Prince Andrew’s legal team says the prosecutor ‘lives in Australia’ cannot sue in US court

The legal team representing Prince Andrew, Duke of York, in the trial against him of a woman claiming he sexually abused her when she was a minor, sought to halt the discovery of evidence this week, claiming , that a U.S. court does not have jurisdiction over her claim because she has lived in Australia for many years.

In court documents filed Tuesday, Andrews attorneys Andrew B. Brettler and Melissa Y. Lerner questioned Virginia Giuffre’s claims that she is a citizen of Colorado, writing that “newly discovered evidence” shows that she has lived in Australia for 17 of the last 19 years. .

“It is common ground that at the time she brought the case, Mrs Giuffre had an Australian driving license and lived in a AU $ 1.9 million home in Perth, Western Australia, where she and her husband raised their three children. II in fact, Mrs. Giuffre’s ties to Colorado are very limited, “they wrote.

“She has not lived there since at least 2019 – about two years before she filed this lawsuit against Prince Andrew – and potentially, according to her own testimony, not since October 2015.”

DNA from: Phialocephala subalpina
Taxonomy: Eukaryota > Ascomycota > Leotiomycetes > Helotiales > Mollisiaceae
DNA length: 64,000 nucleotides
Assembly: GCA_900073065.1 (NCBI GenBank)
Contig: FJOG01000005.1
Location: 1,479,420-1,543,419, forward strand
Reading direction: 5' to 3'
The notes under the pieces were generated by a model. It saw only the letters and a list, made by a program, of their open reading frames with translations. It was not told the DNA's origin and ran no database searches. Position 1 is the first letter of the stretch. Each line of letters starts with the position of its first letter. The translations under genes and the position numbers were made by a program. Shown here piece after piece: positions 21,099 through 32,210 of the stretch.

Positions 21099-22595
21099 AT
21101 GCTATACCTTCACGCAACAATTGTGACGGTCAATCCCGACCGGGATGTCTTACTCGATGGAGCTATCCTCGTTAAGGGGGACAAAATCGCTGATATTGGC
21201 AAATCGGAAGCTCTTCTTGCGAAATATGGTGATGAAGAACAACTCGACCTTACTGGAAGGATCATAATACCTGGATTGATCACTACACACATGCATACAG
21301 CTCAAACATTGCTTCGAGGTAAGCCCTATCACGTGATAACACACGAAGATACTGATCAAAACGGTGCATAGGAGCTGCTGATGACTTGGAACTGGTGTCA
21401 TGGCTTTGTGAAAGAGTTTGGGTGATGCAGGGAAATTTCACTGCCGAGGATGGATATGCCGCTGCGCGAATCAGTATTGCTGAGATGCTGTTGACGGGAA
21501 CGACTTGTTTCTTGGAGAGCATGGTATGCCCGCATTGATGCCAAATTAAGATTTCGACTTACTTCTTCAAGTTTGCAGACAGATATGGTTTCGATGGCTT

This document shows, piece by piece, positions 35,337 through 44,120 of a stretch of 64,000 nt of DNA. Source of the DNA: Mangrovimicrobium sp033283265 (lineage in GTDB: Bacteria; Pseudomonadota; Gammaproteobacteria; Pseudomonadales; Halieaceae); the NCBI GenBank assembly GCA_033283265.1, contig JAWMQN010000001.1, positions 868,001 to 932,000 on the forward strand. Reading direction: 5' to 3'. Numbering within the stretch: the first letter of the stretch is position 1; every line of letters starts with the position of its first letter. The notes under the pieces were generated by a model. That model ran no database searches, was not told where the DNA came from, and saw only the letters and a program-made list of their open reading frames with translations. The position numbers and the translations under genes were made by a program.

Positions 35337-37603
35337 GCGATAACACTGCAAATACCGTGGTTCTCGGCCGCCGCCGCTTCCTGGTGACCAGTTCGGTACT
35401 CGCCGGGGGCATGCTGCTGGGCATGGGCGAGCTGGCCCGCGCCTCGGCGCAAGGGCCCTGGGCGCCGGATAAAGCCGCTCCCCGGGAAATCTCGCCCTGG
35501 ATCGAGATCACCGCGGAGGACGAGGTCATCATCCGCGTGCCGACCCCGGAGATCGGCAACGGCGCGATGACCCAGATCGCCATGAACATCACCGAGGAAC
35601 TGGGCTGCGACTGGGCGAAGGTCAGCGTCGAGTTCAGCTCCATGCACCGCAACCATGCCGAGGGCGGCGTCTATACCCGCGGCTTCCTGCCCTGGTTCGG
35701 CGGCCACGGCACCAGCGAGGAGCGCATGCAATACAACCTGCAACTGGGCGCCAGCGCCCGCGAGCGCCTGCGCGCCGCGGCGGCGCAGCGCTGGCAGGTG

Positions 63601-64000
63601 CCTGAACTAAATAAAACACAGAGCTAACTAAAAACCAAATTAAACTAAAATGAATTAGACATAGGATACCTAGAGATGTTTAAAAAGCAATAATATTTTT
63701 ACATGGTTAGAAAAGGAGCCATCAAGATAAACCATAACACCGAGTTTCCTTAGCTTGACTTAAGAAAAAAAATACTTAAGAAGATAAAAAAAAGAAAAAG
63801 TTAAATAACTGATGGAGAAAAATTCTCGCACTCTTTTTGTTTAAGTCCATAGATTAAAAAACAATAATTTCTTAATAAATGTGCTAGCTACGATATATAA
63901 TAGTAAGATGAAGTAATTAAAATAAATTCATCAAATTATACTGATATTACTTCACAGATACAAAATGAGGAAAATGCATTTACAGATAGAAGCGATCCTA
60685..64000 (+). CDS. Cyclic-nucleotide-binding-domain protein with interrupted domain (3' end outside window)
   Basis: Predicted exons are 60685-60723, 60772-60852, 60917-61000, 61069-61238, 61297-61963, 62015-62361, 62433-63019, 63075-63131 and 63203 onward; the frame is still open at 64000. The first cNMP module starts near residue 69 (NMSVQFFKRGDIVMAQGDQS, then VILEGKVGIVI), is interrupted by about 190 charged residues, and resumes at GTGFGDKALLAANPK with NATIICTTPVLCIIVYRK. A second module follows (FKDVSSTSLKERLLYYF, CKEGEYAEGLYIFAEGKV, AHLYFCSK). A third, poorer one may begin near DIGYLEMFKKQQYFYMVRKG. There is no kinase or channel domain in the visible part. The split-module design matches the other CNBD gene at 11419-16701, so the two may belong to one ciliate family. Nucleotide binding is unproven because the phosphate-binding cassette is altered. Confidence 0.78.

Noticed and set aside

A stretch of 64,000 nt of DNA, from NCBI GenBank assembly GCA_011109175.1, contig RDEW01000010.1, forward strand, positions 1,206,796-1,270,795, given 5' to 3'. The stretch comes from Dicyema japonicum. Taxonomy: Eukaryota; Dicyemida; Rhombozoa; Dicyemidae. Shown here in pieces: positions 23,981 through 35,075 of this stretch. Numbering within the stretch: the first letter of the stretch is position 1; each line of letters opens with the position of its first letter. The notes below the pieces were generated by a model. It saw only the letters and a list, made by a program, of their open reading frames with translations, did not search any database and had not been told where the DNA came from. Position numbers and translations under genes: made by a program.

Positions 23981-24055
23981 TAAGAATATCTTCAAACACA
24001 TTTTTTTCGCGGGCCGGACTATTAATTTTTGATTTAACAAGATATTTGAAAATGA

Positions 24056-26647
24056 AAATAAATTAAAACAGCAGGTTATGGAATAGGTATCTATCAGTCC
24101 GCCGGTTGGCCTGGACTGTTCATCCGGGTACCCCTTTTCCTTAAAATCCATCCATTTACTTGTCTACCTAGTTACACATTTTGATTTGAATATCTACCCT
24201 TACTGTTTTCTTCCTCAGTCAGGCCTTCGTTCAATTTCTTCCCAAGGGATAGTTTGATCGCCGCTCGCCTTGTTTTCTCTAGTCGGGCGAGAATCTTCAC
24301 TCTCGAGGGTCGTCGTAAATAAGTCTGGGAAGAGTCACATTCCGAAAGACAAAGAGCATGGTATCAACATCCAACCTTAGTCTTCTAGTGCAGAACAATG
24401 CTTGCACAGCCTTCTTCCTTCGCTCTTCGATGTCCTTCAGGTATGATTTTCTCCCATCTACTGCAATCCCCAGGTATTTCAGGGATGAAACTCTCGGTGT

According to Giuffre, she was lured into sex trafficking by Jeffrey Epstein employee Ghislaine Maxwell, who is currently charged when she was a minor. At the time, she worked at fhv President TrumpDonald Trump 29 percent of GOP supports efforts to target accused troublemakers Jan. 6: Poll Trump warns Alaska GOP governor that he will withdraw endorsement if he backs Murkowski, Michigan, Republican John James ‘strongly considering’ House run MORE‘s Mar-a-Lago resort in Florida.

Giuffre has said she was forced to have sexual contact with Andrew, who was a long-time colleague of Epstein when she was still a minor. Andrew, who has expressed regret over his “ill-condemned affiliation” with Epstein, has consistently claimed he has never met Giuffre, suggesting pictures of them were manipulated together.

When she was 19, Giuffre said she was sent to Thailand by Epstein to go to massage school and bring another girl back. While in Thailand, she met her future husband Robert Giuffre, severed ties with Epstein and moved to Australia in 2002, where she started a family.

In the lawsuits, Andrews’ lawyers asked that Giuffre be asked to respond to requests for discovery and to submit to a two-hour deposit on where she lives. They added that it would be “inappropriate” for the case to proceed if the court did not have the proper jurisdiction over it.

“Neither Mrs. Giuffre nor Prince Andrew should be compelled to incur the substantial attorneys’ fees and expenses associated with a full discovery if the court does not have the authority to deal with the case,” Brettler and Lerner wrote.

The Hill has contacted Giuffre’s lawyers for comment.

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